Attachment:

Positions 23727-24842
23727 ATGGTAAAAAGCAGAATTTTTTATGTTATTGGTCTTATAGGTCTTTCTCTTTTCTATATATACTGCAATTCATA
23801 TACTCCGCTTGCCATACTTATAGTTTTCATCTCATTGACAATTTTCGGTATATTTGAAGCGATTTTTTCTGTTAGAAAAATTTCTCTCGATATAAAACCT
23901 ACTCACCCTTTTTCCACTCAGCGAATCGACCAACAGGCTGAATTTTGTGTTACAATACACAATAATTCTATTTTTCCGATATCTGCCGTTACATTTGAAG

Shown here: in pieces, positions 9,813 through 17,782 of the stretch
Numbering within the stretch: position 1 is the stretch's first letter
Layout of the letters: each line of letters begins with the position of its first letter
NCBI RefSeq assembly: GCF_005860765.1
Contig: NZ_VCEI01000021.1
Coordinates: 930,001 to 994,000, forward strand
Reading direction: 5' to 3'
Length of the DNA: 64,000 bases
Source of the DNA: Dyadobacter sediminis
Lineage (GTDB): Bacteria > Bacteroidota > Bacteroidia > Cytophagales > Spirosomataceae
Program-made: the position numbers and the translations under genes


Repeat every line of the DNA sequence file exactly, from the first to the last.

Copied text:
Positions 23727-24842
23727 ATGGTAAAAAGCAGAATTTTTTATGTTATTGGTCTTATAGGTCTTTCTCTTTTCTATATATACTGCAATTCATA
23801 TACTCCGCTTGCCATACTTATAGTTTTCATCTCATTGACAATTTTCGGTATATTTGAAGCGATTTTTTCTGTTAGAAAAATTTCTCTCGATATAAAACCT
23901 ACTCACCCTTTTTCCACTCAGCGAATCGACCAACAGGCTGAATTTTGTGTTACAATACACAATAATTCTATTTTTCCGATATCTGCCGTTACATTTGAAG

Shown here: in pieces, positions 9,813 through 17,782 of the stretch
Numbering within the stretch: position 1 is the stretch's first letter
Layout of the letters: each line of letters begins with the position of its first letter
NCBI RefSeq assembly: GCF_005860765.1
Contig: NZ_VCEI01000021.1
Coordinates: 930,001 to 994,000, forward strand
Reading direction: 5' to 3'
Length of the DNA: 64,000 bases
Source of the DNA: Dyadobacter sediminis
Lineage (GTDB): Bacteria > Bacteroidota > Bacteroidia > Cytophagales > Spirosomataceae
Program-made: the position numbers and the translations under genes